For more information about car insurance in Ontario, please click here.
Types of Car Insurance in Canada
- Third-party liability insurance – This type of insurance is compulsory in Canada. It covers, up to a certain amount, any damage due to your own fault to any other party’s property, or pays compensation for a third party’s personal injury and/or death.
- Collision insurance - This type of insurance covers damage to your own car, should an accident occur that is your fault.
- Comprehensive insurance - This type of insurance protects against theft and vandalism.
- Canadian driver’s licence & driving record (International licenses are not enough in many cases)
- Name & address
- Information about the vehicle: its make, model, mileage, and registration number
- Details about past and current insurance providers
- Official letter from any previous insurance company detailing previous insurance records and any ‘no claims bonuses.’ Some insurance companies do take this information into account.
- In the event of an accident or damage to a vehicle, contact your car insurance company as soon as possible. By law, insurance companies must be informed about any collision that has been reported to the police, or that is going to be claimed under the insurance policy. Be aware that some companies specify that they must be contacted within seven days from the day of the accident. When making a claim against another driver, contact their insurance company personally within seven days.
- Provide the insurance company with all of the necessary details. Most insurance policies require that a written declaration stating “proof of loss” be made within 90 days of the accident. Wait until the insurance company has agreed to pay for repairs.
- Get an official receipt for repairs, as this may be required by the insurance company to claim back any costs.
- What documents do I need to register my car?
- You should gather three documents: your driver’s license, certificate of sale, and certificate of title of the car. In addition to these documents, you must also provide your license plate number, odometer reading, and safety inspection number. Be aware that you will be required to provide all of these along with your registration form when registering your car.
- What is a ‘pink slip?’
- A pink slip is the certificate of title of the car. This slip should have both the seller’s and the buyer’s signature.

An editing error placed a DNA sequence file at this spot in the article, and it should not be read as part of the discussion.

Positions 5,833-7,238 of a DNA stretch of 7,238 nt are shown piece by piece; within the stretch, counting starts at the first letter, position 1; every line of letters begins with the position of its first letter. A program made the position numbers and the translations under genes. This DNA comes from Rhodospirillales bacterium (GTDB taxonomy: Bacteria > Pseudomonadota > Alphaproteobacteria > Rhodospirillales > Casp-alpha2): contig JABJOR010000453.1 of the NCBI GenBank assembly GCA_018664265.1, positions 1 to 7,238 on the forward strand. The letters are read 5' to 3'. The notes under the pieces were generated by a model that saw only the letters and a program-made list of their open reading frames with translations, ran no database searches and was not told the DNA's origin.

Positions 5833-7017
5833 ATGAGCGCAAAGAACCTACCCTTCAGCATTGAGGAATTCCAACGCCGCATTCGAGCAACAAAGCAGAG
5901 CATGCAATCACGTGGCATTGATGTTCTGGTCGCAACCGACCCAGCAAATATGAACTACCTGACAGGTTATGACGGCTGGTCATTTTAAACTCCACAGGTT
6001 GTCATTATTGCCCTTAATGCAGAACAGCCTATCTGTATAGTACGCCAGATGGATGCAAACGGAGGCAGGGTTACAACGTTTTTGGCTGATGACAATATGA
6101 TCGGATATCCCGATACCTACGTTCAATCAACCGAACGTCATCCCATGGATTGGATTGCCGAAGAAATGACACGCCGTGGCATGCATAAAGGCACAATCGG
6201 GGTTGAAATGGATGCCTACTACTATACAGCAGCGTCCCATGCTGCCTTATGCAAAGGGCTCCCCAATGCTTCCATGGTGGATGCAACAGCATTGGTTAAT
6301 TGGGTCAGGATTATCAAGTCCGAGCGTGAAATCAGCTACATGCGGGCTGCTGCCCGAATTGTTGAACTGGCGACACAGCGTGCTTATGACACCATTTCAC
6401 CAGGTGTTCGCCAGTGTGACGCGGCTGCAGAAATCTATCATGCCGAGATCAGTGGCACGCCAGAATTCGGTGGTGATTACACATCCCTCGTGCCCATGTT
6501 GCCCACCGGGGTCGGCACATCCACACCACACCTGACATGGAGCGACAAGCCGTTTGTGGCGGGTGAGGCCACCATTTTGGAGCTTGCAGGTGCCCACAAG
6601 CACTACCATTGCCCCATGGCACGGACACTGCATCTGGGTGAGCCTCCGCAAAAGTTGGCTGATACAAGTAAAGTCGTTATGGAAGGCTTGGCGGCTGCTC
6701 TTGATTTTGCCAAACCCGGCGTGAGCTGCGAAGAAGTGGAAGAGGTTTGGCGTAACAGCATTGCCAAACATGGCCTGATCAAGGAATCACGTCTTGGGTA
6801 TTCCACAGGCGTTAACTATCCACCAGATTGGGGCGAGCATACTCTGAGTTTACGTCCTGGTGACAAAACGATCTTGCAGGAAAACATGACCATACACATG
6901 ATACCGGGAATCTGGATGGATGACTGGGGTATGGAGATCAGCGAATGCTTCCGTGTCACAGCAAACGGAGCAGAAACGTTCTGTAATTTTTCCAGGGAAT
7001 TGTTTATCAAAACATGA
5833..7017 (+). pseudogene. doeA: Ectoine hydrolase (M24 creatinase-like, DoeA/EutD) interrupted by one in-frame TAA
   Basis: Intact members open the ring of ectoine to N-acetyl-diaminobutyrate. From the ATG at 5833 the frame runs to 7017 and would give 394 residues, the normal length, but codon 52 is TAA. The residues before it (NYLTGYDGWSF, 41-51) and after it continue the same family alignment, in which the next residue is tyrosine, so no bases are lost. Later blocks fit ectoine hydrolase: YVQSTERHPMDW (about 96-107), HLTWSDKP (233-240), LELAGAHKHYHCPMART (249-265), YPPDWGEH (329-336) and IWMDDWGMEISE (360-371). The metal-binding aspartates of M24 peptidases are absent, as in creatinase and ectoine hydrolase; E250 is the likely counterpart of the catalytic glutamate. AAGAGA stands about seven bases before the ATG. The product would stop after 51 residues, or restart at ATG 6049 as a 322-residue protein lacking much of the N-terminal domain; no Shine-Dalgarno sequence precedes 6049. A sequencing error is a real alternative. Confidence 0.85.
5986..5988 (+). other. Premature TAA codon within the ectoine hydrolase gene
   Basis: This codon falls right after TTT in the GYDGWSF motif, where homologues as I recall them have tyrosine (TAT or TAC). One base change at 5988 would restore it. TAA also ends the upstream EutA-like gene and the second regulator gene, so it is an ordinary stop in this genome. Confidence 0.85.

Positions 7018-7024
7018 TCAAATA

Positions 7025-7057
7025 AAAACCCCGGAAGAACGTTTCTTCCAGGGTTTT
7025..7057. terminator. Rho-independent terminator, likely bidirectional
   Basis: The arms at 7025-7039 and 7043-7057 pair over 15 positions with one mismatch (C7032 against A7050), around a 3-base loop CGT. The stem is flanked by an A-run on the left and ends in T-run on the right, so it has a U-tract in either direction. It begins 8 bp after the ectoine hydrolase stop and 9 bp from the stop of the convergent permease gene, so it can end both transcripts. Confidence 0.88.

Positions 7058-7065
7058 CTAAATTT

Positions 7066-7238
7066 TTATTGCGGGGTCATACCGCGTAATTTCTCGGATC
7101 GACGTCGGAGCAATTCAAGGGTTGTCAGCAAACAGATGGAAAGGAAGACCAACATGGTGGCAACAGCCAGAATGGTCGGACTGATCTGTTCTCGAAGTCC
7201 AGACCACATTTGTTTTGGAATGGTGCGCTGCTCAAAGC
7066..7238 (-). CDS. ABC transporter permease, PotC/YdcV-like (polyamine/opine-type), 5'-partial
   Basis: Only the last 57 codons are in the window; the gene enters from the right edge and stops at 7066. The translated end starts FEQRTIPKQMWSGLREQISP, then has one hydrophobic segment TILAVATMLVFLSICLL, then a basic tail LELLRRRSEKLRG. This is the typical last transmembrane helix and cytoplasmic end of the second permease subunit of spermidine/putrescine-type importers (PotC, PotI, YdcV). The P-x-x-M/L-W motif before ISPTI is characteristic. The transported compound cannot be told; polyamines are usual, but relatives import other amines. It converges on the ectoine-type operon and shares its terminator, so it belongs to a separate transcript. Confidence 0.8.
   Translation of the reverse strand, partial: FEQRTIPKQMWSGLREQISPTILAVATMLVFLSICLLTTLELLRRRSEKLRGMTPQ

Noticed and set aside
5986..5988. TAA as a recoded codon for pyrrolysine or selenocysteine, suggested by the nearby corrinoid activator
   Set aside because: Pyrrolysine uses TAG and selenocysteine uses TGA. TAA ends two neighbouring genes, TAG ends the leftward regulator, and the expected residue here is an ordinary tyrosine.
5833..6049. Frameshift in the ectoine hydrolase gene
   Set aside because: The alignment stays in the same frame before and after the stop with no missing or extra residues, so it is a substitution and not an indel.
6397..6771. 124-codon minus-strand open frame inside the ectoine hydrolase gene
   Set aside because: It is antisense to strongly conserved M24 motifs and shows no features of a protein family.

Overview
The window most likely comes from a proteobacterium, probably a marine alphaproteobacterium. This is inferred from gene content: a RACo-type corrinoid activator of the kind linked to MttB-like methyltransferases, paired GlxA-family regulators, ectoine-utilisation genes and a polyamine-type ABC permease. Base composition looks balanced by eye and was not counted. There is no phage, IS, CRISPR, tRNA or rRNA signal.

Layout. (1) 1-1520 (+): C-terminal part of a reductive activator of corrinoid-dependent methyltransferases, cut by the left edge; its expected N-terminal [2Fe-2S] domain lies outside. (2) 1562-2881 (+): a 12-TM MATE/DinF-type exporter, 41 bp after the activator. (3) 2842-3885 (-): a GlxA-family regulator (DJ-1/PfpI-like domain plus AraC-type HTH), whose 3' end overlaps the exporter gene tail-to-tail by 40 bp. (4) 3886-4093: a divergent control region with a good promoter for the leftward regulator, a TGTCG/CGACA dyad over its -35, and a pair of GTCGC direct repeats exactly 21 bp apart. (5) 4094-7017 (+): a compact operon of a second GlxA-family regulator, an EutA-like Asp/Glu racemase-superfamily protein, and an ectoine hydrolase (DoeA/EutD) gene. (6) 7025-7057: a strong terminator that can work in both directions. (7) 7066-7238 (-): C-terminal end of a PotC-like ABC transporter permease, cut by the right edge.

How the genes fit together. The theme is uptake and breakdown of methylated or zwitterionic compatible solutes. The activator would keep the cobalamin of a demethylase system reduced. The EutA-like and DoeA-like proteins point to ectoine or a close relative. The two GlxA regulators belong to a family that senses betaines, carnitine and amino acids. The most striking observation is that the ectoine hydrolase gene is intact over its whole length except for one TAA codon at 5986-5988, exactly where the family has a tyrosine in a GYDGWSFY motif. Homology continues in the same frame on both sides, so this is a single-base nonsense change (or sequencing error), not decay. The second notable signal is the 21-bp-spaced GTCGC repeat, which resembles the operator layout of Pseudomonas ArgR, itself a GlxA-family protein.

- Where do I register my car/Where do I find the application form?
- This depends on the province/territory in which you have settled. To find out where to register your car in each province/territory, please consult the links on this page. The service representative of the registry will provide you with the registration forms. To find out more about registering your car in Ontario, please click here.
- What is the ‘Master Number’ on my application?
- It is a fourteen-digit number that consists of the first five letters of your last name plus the day, month, and year of your birth, and three computer-generated numbers. It can be also found as ‘Client Master Number’ and refers to your Driver’s License.
- What is a Vehicle Identification Number (VIN)?
- The Vehicle Identification Number (VIN) is an internationally accepted code that provides a distinct identifier for all vehicles. It contains information about the vehicle manufacturer, model, year, make, motive power, number of axles, and so forth.
- Do I have to pay a fee for the registration?
- Yes. The fee includes taxes and varies across provinces.
- Do I receive any documents as a proof of my registration?
- Yes. After your application is processed successfully by the service representative, you will receive a registration sticker and registration papers. The sticker should be placed in the corner of your license plate, and the papers can be kept in your car.
What you need to provide for insurance
Find the best and cheapest insurance for your car
Research before you buy!
Compare rates and offers from various insurance companies. Affordable Canadian car insurance is sold by major insurance firms, such as TD Trust. Do not hesitate to ask insurance brokers — they may be able to find a better price for you, as they usually compare the products of many insurance companies. You can also consult some free websites that can compare prices from many companies.
Take a driver’s course or obtain a full licence (G).
If you are a newly licensed driver, you can get a surprising discount in your premiums by most car insurance companies. The same applies if you had a G1 license (written test) or G2 (intermediate) and then you obtain a G licence (full license). Just call your insurance agent and let him or her know. Even if your premiums are not lowered immediately, they will surely be when renewing your policy next time. Do not forget to inform your agent about your valid driver’s license from your country of origin as well as to provide him proof for any previous insurances you had in your country of origin.
Insure all of your cars, or your car and house, with the same company.
Most insurance companies offer significant discounts if you insure both your car and your house, or all of your cars, on the same policy. You can save up to 10 to 15 per cent.
Drive a “low-risk” car and install an anti-theft device in it.
The more likely a car is to be stolen or in an accident, the more you pay for insurance. Besides, some car insurance companies may give you a discount for having extra theft protection on your car.
Drop collision coverage if your car is old.
Compare the value of your collision coverage with your old car’s value. Is it worth the insurance deductible?
Maintain a ‘clean’ driving record
Your driving record directly affects your car insurance rate. The worse your record is, the higher car insurance premiums you will have to pay!